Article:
Problems for technology companies began a defeat on Monday as markets were also shaken by growing fears of a trade war with China.
It was a big sell-off: the Dow Jones industrial average added more than 758 points on its low in the afternoon trading before recovering some of its losses. He finished the day with 459 points, or 1.9 percent. The Standard & Poor & # 39; s stock index dropped 2.23 percent and the Nasdaq Composite technology compound fell 2.74 percent as volatility continues to affect markets.
The three indices are negative for the year. The Dow and the S & P 500 are in correction territory. A correction is generally considered a 10 percent drop from its peak. The price of gold and silver, both considered flights to safety, rose on Monday.
Ten of the 11 stock markets closed in correction territory on Monday. The Chinese government said on Sunday it would immediately impose tariffs on 128 US products that it imports in retaliation for President Trump's steel and aluminum taxes.
. The tax on the goods of EE. UU It could include pork, soy and fruit, as well as airplanes.
[Trade war escalates as China says it will impose tariffs on 128 U.S. exports, including pork and fruit ]
Fears of an impending trade war have shaken markets since Trump announced tariffs of 25 percent on steel and 10 percent on aluminum imported by the United States.
"There are three things: technological stocks, commercial concerns and economic growth figures are slowing down," said James Norman, head of equity strategy at QS Investors. "Technology has been one of the areas with the best results in the market and has boosted a large part of the returns in 2017 and the first month of 2018. With stretched valuations, investors worry that they will overpay for potential growth" .
Two manufacturers indexes that reported on Monday showed that economic growth may be slowing. The manufacturing index of the Institute for Supply Management and the Purchasing Managers Index for manufacturing did not meet expectations, which added chills to the market.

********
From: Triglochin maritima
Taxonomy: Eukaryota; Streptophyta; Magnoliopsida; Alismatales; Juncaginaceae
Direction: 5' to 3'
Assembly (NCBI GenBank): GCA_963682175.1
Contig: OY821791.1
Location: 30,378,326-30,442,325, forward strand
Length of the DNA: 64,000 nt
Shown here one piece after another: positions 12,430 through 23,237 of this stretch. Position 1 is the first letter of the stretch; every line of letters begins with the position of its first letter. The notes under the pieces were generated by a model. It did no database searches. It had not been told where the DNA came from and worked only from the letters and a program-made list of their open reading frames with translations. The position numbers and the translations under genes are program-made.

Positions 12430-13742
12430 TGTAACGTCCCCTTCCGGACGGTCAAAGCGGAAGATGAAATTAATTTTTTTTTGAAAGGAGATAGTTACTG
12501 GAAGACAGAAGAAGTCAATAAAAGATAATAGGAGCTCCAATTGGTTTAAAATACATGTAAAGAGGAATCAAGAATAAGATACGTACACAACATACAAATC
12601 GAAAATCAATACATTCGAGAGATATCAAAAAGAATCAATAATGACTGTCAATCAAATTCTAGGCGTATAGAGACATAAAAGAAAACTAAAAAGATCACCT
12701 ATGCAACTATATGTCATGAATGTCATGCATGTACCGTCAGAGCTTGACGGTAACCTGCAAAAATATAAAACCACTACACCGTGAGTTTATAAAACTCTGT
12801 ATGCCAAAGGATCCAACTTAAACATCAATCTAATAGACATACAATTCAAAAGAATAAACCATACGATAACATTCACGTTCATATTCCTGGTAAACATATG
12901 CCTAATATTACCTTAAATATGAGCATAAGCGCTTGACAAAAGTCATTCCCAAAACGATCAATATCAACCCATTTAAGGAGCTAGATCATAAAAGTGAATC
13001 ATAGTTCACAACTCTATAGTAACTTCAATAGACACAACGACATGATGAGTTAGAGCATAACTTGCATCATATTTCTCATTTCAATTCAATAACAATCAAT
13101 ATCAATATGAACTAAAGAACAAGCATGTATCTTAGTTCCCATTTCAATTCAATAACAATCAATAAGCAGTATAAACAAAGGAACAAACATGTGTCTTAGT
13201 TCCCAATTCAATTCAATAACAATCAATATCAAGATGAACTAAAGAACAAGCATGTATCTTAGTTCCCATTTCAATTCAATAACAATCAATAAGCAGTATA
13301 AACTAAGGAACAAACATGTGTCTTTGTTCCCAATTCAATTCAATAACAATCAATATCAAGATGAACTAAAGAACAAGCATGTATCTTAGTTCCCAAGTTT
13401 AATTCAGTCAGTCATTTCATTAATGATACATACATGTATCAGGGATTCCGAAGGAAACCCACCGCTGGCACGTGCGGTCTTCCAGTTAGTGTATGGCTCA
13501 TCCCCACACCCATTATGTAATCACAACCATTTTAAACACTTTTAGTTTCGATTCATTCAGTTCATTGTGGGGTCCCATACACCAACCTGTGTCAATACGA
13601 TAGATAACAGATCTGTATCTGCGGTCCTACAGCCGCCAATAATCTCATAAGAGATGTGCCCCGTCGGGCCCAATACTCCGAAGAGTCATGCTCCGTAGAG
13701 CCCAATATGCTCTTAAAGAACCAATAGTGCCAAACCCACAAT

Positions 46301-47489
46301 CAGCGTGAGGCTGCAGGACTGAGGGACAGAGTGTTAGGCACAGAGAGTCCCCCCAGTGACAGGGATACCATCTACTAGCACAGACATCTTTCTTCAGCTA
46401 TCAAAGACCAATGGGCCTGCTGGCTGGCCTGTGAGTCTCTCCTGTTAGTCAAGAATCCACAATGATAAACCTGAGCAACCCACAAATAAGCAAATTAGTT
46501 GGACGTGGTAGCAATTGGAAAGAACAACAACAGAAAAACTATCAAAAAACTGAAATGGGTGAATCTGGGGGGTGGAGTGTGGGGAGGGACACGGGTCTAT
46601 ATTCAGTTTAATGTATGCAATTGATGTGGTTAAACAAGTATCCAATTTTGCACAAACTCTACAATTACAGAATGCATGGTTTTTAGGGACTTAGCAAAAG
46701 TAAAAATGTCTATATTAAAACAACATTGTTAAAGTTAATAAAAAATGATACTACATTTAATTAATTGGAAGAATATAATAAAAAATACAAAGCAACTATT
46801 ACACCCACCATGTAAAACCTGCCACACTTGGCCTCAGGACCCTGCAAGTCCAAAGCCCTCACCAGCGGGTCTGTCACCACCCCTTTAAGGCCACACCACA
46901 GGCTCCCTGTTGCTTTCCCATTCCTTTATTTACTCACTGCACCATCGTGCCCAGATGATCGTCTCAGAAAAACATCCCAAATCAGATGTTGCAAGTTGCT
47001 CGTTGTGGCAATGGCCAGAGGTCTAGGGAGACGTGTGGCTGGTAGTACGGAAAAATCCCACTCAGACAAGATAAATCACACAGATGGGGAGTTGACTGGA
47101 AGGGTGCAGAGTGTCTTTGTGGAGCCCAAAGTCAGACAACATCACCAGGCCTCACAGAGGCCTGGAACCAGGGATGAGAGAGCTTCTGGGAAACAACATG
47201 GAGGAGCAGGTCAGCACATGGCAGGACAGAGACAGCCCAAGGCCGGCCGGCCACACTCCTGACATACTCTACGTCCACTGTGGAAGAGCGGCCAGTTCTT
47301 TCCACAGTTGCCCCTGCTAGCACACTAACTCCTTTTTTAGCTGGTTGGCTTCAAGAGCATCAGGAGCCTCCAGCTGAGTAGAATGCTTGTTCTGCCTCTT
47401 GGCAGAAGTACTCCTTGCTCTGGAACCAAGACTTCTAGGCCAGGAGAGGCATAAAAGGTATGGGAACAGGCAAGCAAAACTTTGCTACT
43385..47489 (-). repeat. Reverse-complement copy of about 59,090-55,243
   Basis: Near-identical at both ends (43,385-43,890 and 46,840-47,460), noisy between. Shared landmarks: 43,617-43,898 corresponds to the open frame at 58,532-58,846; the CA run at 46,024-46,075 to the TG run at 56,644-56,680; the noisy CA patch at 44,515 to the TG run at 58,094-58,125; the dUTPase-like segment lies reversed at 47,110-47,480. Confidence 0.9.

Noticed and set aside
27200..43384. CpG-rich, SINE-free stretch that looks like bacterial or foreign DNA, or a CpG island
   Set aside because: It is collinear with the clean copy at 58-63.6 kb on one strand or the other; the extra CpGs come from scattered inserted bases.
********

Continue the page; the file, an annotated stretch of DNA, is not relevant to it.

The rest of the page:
In a Monday note to clients, Jason Pride, director of private client investments at Glenmede Wealth Management, cited a festering trade war fears as a driver of market volatility.
"The Trump administration's announcements on trade sanctions in total so far comprise a relatively small portion of the total trade of the United States," according to the Pride note. "However, this could only be the beginning, since the Trump administration considers the extension of new sanctions to the Chinese commercial relationship."
The Dow's big laggards include Intel, Cisco, 3M, Nike and Microsoft, as well as retail giants Home Depot and Walmart.
Shares of sportswear firm Nike fell nearly 3.5 percent after a weekend story in the Wall Street Journal that, citing current and former employees, described labor culture issues that have persisted for years. An executive who was widely expected to be the next chief executive had resigned and left the company in August, according to a March memorandum from the current CEO.
The problems for technology companies are an important factor that causes stocks to go down. The markets were hampered on Monday by President Trump's Twitter badault on Amazon.com, in which he knocked out retailers' relationship with the US Postal Service. UU Shares of the retail giant fell 5.2 percent.